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How to create email templates in Gmail

By Bryce Emley · April 12, 2024
The Gmail icon.

If I could templatize everything in my life, I probably would. Breakfast when I wake up late? Lounge outfit for a Wednesday with no Zoom meetings? Quippy intro for articles I write about Gmail? Template, template, template.

Suffice it to say I use Gmail templates every day. And if you're like me, the prospect of spending several minutes now to save yourself multiple seconds later is incredibly appealing. 

To help you do that, I'll show you how to create email templates in Gmail—and how to make the most of them with automation ideas and best practices.

How to create a template in Gmail

Here's the quick version. Keep reading for more details.

  1. Click Settings > See all settings.

  2. Go to the Advanced tab and enable templates.

  3. Go back to your inbox and compose a new message.

  4. Enter a subject line and message.

  5. At the bottom of the email, click More options > Templates > Save draft as template > Save as new template.

  6. Change the template title or leave it as the subject line.

That's it! Those instructions should be pretty easy to follow for anyone well versed in Gmail inbox navigation. But if you'd like a little more guidance, here's a more detailed breakdown with screenshots.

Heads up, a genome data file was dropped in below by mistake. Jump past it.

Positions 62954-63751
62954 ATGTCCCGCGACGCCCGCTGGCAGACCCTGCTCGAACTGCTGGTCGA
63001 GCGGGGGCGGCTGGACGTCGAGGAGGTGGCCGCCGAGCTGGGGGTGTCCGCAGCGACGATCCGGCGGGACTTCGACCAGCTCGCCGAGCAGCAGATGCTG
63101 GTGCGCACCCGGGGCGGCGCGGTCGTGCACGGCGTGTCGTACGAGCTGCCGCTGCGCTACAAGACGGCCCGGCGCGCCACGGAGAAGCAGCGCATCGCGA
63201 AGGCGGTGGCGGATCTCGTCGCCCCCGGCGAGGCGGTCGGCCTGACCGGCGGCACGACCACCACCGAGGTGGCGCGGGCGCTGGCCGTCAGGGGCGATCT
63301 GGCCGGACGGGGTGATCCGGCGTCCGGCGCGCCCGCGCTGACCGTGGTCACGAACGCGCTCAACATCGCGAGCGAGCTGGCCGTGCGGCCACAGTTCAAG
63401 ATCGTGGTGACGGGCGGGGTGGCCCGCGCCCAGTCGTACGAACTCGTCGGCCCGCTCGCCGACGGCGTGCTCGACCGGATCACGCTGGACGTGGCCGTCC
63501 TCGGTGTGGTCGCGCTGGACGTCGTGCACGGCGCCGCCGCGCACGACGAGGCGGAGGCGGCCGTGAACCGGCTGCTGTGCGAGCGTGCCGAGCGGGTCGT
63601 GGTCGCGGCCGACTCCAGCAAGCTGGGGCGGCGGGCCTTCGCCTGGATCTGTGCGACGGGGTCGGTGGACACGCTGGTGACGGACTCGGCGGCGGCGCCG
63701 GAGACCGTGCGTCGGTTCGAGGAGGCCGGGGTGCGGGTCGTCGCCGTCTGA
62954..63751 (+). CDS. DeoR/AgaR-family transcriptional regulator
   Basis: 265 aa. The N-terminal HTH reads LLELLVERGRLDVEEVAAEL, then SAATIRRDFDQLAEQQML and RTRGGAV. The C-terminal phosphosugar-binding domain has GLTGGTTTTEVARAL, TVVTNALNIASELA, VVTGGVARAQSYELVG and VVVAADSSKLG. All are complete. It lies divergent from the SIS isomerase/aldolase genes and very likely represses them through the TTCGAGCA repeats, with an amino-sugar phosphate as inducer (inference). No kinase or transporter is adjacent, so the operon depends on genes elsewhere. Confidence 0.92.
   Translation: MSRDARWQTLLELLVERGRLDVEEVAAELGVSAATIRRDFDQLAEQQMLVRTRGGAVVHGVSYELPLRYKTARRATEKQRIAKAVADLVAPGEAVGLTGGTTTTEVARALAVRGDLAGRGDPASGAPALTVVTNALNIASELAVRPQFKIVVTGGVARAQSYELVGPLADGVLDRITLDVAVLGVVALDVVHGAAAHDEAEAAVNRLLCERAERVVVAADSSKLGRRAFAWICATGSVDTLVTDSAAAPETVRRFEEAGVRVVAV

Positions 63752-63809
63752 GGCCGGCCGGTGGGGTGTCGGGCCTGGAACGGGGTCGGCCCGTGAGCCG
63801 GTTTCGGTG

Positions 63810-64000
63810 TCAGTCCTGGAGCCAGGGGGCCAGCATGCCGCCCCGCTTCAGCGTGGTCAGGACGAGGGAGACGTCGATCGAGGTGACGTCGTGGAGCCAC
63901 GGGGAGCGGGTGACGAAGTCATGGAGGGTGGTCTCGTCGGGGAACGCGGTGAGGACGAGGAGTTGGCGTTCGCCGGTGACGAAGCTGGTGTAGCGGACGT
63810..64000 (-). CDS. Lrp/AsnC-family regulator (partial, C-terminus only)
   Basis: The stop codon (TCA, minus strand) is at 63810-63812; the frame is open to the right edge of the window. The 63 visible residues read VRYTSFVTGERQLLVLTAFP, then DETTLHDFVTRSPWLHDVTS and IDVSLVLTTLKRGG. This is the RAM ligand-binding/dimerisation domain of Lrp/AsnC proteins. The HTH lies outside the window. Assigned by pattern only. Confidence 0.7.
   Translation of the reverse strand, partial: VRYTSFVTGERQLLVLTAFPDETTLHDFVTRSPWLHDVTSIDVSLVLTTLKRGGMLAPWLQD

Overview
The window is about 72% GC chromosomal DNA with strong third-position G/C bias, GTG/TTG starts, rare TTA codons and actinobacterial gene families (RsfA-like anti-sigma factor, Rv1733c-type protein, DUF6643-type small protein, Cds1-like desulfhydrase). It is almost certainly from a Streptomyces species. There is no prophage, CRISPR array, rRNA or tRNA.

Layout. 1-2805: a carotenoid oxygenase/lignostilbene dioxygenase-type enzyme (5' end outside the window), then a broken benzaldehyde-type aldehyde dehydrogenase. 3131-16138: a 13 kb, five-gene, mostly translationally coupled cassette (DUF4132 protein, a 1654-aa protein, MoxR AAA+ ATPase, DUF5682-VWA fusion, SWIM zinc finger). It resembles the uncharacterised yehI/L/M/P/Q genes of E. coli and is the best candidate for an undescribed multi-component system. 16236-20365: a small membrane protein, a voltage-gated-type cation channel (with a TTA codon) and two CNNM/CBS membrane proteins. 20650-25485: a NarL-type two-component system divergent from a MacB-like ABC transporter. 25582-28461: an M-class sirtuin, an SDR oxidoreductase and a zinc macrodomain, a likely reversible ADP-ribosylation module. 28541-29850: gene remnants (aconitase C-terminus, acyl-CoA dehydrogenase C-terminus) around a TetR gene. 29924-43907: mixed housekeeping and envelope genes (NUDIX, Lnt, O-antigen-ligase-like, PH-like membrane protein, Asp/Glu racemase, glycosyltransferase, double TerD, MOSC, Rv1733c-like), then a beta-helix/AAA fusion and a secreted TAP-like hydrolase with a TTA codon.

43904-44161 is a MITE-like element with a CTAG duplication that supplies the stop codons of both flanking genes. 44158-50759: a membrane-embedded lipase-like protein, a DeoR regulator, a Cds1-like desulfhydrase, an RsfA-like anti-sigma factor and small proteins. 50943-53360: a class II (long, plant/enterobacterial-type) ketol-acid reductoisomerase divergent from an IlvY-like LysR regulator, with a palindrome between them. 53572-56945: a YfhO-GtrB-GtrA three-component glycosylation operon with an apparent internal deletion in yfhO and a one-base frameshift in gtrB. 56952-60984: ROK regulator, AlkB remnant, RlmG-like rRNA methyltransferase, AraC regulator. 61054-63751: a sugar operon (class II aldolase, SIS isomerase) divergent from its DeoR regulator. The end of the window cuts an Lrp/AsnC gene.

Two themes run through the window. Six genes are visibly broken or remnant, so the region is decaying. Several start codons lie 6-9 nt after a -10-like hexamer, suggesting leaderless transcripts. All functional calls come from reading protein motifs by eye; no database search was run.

Note: these steps only work on the web app, but you can use a third-party app to get it working on mobile.

  1. From your inbox, click the Settings icon, and then click See all settings.

    Screenshot of where to find the settings in your Gmail inbox

  2. Click into the Advanced tab, and find the Templates row. Make sure Enable is selected (it's disabled by default). Then click Save Changes at the bottom.

    Screenshot of advanced settings in Gmail

  3. Return to your inbox, and click Compose to bring up a blank email message.

    Screenshot of the "Compose" button in Gmail

  4. Type or paste a message you'd like to templatize. Don't enter any recipients yet, as they won't be saved in the template (though you can create Gmail groups later). Add a subject line if you want it to be part of the template.

    Screenshot of an email that will be used as the template message

  5. Click the More options (three dots) icon at the bottom of the message window. Then hover over Templates, hover over Save draft as template, and finally click Save as new template.

    Screenshot of how to save the email as a template